In that conceptual future, rock has been banned. Mobs toss records and guitars into bonfires at nightly rallies. Music's biggest star, Robert Orin Charles Kilroy, has been framed for killing a Majority member and sentenced to life in a prison where inmates are fed Dr. Righteous Fried Chicken while being watched by electronic guardsmen called robotos.

As rebel Jonathan Chance plots to liberate rock and R.O.C.K., Kilroy punches a roboto guard right in the disc drive and escapes with its uniform and headpiece. He and Chance then meet at the Paradise Theater, site of Kilroy's last show, scene of the alleged crime and now a Majority museum about the evils of Jimi Hendrix, Elvis, our hero and their ilk.

Robert Orin Charles Kilroy (DeYoung)  reveals himself to Jonathan Chance (Shaw).

This too became a movie, albeit a very short one, screened to set up the opening number at Styx concerts in 1983.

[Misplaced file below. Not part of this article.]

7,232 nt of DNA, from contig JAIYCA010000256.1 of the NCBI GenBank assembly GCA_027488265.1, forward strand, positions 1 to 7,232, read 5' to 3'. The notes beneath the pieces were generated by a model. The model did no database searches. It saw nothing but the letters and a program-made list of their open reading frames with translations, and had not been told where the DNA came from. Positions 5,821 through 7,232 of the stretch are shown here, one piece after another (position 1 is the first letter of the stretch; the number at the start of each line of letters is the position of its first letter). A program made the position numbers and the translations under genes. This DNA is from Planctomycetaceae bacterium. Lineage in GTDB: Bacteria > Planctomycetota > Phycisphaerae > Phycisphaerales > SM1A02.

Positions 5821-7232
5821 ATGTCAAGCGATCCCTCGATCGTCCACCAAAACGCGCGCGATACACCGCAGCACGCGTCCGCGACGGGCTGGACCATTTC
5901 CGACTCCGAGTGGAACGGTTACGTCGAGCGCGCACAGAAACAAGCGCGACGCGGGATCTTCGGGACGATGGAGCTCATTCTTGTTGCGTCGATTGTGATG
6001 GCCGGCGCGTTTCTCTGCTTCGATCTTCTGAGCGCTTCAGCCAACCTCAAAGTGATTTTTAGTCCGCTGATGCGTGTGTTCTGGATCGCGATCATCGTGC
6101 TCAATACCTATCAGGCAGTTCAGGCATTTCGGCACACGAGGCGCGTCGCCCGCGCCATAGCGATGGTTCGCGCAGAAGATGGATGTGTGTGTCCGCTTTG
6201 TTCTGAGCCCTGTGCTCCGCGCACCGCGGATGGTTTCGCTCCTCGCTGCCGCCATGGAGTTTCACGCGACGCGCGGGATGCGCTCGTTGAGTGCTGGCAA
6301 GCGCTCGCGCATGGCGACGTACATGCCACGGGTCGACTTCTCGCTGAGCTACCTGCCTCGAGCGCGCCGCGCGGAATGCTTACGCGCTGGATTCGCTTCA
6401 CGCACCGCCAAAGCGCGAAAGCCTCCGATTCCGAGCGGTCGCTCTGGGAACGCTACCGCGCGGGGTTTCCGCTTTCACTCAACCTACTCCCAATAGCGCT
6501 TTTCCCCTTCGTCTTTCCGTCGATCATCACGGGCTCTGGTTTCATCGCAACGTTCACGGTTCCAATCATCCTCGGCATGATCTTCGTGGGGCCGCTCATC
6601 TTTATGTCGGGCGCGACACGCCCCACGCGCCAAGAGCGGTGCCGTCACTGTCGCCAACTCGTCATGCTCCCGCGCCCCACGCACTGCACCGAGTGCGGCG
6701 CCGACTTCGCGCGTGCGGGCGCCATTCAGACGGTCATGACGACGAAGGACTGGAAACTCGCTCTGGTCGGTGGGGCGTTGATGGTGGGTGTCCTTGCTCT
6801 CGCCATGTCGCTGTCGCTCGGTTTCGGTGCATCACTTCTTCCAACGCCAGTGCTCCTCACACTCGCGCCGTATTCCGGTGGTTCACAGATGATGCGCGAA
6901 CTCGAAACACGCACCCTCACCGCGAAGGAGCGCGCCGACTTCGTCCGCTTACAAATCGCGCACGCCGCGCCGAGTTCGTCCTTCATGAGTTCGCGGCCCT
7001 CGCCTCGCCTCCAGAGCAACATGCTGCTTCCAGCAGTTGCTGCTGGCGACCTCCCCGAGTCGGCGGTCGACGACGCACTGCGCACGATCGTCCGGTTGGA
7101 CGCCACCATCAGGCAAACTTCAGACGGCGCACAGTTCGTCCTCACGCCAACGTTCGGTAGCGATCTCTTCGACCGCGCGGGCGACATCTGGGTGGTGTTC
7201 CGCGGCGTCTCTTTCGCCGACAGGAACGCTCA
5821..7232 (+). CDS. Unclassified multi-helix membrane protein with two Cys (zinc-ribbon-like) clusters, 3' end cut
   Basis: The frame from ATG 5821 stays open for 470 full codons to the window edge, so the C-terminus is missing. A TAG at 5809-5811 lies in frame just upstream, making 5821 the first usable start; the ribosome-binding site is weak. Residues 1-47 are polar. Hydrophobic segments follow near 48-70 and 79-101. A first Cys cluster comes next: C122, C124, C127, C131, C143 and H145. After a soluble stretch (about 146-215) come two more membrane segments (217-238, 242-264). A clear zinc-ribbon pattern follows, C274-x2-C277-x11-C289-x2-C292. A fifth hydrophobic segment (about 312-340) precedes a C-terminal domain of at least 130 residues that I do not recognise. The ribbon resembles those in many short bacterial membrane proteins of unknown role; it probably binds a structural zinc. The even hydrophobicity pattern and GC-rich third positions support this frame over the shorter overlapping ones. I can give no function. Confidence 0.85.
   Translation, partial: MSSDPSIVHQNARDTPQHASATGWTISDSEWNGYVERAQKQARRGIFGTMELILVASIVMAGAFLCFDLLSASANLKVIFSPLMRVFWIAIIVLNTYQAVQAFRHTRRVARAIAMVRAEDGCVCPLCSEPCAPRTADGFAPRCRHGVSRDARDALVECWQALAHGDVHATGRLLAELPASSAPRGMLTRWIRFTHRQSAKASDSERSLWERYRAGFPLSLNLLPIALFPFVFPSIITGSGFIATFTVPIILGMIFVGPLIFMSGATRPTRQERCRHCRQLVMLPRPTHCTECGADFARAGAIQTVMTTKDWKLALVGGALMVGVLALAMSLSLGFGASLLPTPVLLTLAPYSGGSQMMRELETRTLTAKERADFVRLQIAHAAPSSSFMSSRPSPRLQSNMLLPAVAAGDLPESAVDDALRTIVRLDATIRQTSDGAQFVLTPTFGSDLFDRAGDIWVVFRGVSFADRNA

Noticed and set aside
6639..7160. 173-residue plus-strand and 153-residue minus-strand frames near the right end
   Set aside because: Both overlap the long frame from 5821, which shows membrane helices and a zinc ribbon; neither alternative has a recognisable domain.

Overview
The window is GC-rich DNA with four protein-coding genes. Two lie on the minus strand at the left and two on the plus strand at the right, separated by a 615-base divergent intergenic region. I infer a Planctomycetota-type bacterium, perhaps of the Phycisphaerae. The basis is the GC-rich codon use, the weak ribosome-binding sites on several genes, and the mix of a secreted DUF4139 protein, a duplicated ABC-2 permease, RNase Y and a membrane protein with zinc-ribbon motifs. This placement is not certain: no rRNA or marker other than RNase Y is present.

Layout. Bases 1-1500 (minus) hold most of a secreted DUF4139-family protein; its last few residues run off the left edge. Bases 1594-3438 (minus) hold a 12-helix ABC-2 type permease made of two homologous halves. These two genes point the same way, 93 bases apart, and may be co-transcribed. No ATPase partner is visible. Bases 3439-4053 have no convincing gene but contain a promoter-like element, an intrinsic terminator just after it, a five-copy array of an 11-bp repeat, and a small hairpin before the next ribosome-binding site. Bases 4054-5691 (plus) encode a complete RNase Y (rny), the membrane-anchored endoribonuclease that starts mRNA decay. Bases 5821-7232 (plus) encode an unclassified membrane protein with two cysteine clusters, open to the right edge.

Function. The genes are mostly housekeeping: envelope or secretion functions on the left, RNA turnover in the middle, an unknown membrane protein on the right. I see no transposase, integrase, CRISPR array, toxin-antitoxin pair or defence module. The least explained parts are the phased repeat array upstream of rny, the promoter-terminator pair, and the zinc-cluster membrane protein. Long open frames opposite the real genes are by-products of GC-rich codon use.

Cue the music!

Behind the self-serious concept was a genuine grievance about the rise of Lynchburg, Virginia, preacher Jerry Falwell, founder of the politically powerful Moral Majority, and about allied conservative Christian groups claiming not only was rock and roll evil, but that certain bands -- including Styx -- had laced their music subliminal Satanic messages that could only be heard of the LP was played backwards.

The phenomenon was called backmasking, and while it had its practitioners, accusing the Chicago-born band known for ballads like its smash hits Lady and  Babe and for life-affirming numbers with titles like The Grand Illusion and I'm OK of being one of them was farcical.

James Young, aka Dr. Everett Righteous
Styx, which had just hit its creative and critical zenith, was not amused. Their last album, said to contain contain the hidden message "Satan moves through our voice" was also their most successful. Titled Paradise Theater, it too was a concept album, one that used the decline of the dazzling titular showplace as a metaphor for America.

Striking a delicate balance between its members progressive and pop impulses, it went triple platinum, spending 61 weeks on Billboard's Top 200 -- three of them at number one -- while spinning off four singles including the Top 10 hits The Best of Times and Too Much Time on My Hands.